NOAA Ship Okeanos Explorer: Shakedown and Sea Trials 2019: An Unexpected Shipwreck Discovery

NOAA Ship Okeanos Explorer: Shakedown and Sea Trials 2019:
An Unexpected Shipwreck Discovery

Frank Cantelas, NOAA Office of Ocean Exploration and Research
James Delgado, SEARCH, Inc.
Joe Hoyt, NOAA Office of National Marine Sanctuaries
Jack Irion, Alicia Caporaso, and Scott Sorset, Bureau of Ocean Energy Management

Loading the player...

Video courtesy of the NOAA Office of Ocean Exploration and Research. Download larger version (mp4, 63.8 MB).

On May 12, NOAA Ship Okeanos Explorer set sail for a 13-day shakedown and sea-trial expedition in the Gulf of Mexico. On May 16, while conducting an "engineering dive" to test new remotely operated vehicle (ROV) equipment, the team made an unexpected – and exciting – discovery: the wreck of what is likely a mid-19th century wooden sailing vessel.

Much of the May 16 dive was spent conducting tests of new ROV equipment and control interfaces...until ROV Deep Discoverer’s sonar picked up what appeared to be something in the shape of a shipwreck, and the team moved in to investigate.

The primary purpose of this shakedown expedition was to test, calibrate, and integrate equipment and train personnel in order to ensure the collection of high-quality data throughout the remainder of 2019. This differs from other missions on the Okeanos that are focused on exploring specific targets for scientific data collection and discovery. So the shipwreck finding required a swift change in operations, illustrating the power of telepresence technology. After a flurry of phone calls and emails to marine archaeologists around the country, experts tuned in to live video from the seafloor, lending their expertise as they virtually joined the dive. With a cadre of experts watching the dive, the ship’s Commanding Officer and the mission team agreed to extend the dive three hours longer than planned, enabling a more thorough characterization of the wreck.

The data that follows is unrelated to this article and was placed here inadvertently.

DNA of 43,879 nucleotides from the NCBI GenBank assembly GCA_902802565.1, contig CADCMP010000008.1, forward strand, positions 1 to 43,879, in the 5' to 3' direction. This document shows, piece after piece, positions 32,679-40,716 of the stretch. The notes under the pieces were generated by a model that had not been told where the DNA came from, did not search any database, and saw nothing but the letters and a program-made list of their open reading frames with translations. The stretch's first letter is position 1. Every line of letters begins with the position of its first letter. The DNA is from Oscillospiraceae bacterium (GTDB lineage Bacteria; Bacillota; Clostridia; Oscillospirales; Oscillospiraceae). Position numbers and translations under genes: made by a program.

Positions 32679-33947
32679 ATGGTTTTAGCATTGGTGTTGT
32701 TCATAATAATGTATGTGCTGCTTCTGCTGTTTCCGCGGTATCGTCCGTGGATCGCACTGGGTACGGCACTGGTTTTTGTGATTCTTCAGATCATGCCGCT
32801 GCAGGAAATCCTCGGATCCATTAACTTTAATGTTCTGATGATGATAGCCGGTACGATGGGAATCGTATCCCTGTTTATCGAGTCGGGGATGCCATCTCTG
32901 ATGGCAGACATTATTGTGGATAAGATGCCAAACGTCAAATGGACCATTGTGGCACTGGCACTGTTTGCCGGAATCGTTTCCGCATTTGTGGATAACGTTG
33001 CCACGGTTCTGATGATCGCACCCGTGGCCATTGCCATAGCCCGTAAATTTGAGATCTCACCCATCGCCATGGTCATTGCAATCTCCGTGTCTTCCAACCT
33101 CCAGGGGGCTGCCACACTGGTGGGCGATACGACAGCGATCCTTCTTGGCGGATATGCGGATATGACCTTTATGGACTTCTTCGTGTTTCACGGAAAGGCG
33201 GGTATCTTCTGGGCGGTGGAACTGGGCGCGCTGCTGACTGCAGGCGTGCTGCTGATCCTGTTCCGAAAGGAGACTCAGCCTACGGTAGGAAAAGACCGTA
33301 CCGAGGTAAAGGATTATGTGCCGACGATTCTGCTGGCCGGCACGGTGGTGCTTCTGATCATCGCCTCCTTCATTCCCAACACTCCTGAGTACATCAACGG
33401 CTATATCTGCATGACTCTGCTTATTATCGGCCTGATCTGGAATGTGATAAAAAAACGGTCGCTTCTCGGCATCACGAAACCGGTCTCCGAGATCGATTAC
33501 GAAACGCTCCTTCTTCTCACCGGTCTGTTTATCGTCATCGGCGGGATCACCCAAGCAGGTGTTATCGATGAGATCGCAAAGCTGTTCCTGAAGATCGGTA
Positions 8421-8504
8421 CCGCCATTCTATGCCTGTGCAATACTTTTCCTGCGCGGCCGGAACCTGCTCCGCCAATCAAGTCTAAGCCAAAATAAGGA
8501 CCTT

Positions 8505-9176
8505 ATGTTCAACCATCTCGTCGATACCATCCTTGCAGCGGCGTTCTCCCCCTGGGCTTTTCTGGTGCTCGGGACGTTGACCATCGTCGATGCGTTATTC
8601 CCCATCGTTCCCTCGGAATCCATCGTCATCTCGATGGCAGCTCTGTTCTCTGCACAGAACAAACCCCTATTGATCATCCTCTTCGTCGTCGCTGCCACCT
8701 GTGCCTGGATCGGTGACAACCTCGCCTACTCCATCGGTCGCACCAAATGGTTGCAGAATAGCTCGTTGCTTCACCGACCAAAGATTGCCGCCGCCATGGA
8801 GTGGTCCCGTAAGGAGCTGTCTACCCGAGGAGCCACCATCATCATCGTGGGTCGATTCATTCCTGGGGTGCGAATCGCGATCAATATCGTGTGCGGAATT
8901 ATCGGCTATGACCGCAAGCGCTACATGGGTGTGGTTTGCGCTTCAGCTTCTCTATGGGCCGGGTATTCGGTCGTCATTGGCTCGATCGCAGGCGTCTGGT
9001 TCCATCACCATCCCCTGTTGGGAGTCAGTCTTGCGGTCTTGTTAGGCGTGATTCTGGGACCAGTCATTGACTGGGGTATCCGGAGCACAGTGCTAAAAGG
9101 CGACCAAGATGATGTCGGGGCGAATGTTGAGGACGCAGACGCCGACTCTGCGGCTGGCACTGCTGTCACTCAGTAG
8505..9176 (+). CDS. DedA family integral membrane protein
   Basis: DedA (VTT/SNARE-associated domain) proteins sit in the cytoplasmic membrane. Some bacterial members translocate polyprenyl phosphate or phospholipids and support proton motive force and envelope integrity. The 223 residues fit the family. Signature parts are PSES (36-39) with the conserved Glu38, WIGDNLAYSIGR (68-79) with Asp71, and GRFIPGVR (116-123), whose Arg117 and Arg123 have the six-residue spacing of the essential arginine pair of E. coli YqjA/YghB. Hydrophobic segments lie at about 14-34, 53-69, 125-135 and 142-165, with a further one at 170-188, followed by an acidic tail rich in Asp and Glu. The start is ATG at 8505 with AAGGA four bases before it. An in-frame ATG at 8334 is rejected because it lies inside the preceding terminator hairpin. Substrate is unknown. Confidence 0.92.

About the Wreck

A low-resolution photomosiac of the wreck site, produced by Bureau of Ocean Energy Management Marine Archaeologist Scott Sorset using video imagery collected during the dive. A higher-resolution version will be developed eventually, providing another tool for studying this shipwreck.

A low-resolution photomosiac of the wreck site, produced by Bureau of Ocean Energy Management Marine Archaeologist Scott Sorset using video imagery collected during the dive. A higher-resolution version will be developed eventually, providing another tool for studying this shipwreck. Image courtesy of the Bureau of Ocean Energy Management. Download larger version (jpg, 5.7 MB).

High-definition video was recorded by the ROVs as the team systematically explored the wreck site. The video imagery was carefully collected to enable the creation of a complete photomosaic of the wreck site by a specialist onshore, which will allow marine archaeologists and other experts to analyze the findings, collaborate, and make interpretations ex post facto. While interpretations are still forthcoming, marine archaeologists have been able to share some general impressions ascertained from viewing the live stream.

Those who joined the live stream suspect that the wreck is that of a sailing vessel built sometime in the mid-19th century, perhaps a schooner or brig, measuring roughly 37.8 meters (124 feet) long. The vessel is wooden with copper sheathing covering the bottom of its hull. Experts were able to infer the time period of the vessel’s origination based on a number of construction features, including the form of the stem and bow, the body of the hull, and the remains of the windlass. However, this information does not indicate the age of the vessel at the time it was lost, which could have been decades later. Initial observations also noted copper and iron artifacts at the site, but no diagnostic artifacts reflecting the vessel’s rig, trade, nationality, or crew were identified during the dive.